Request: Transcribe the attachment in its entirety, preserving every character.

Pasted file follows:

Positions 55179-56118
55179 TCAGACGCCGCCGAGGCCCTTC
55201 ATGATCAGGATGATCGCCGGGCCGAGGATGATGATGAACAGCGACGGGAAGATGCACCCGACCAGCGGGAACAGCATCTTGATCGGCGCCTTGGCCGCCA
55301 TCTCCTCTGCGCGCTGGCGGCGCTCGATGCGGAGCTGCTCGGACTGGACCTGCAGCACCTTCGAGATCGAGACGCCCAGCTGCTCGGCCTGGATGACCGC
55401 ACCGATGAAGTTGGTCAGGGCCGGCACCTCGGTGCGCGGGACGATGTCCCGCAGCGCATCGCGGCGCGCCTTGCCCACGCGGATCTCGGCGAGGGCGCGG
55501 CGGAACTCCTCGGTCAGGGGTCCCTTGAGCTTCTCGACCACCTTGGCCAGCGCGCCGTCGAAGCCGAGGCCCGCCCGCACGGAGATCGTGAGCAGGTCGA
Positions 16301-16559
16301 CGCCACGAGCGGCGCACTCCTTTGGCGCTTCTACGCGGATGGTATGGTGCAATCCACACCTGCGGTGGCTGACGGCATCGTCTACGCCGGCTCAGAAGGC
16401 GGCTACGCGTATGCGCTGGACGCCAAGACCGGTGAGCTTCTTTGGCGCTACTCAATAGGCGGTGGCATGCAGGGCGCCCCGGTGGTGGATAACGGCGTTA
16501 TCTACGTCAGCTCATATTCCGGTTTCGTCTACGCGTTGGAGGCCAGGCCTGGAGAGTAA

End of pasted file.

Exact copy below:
Positions 55179-56118
55179 TCAGACGCCGCCGAGGCCCTTC
55201 ATGATCAGGATGATCGCCGGGCCGAGGATGATGATGAACAGCGACGGGAAGATGCACCCGACCAGCGGGAACAGCATCTTGATCGGCGCCTTGGCCGCCA
55301 TCTCCTCTGCGCGCTGGCGGCGCTCGATGCGGAGCTGCTCGGACTGGACCTGCAGCACCTTCGAGATCGAGACGCCCAGCTGCTCGGCCTGGATGACCGC
55401 ACCGATGAAGTTGGTCAGGGCCGGCACCTCGGTGCGCGGGACGATGTCCCGCAGCGCATCGCGGCGCGCCTTGCCCACGCGGATCTCGGCGAGGGCGCGG
55501 CGGAACTCCTCGGTCAGGGGTCCCTTGAGCTTCTCGACCACCTTGGCCAGCGCGCCGTCGAAGCCGAGGCCCGCCCGCACGGAGATCGTGAGCAGGTCGA
Positions 16301-16559
16301 CGCCACGAGCGGCGCACTCCTTTGGCGCTTCTACGCGGATGGTATGGTGCAATCCACACCTGCGGTGGCTGACGGCATCGTCTACGCCGGCTCAGAAGGC
16401 GGCTACGCGTATGCGCTGGACGCCAAGACCGGTGAGCTTCTTTGGCGCTACTCAATAGGCGGTGGCATGCAGGGCGCCCCGGTGGTGGATAACGGCGTTA
16501 TCTACGTCAGCTCATATTCCGGTTTCGTCTACGCGTTGGAGGCCAGGCCTGGAGAGTAA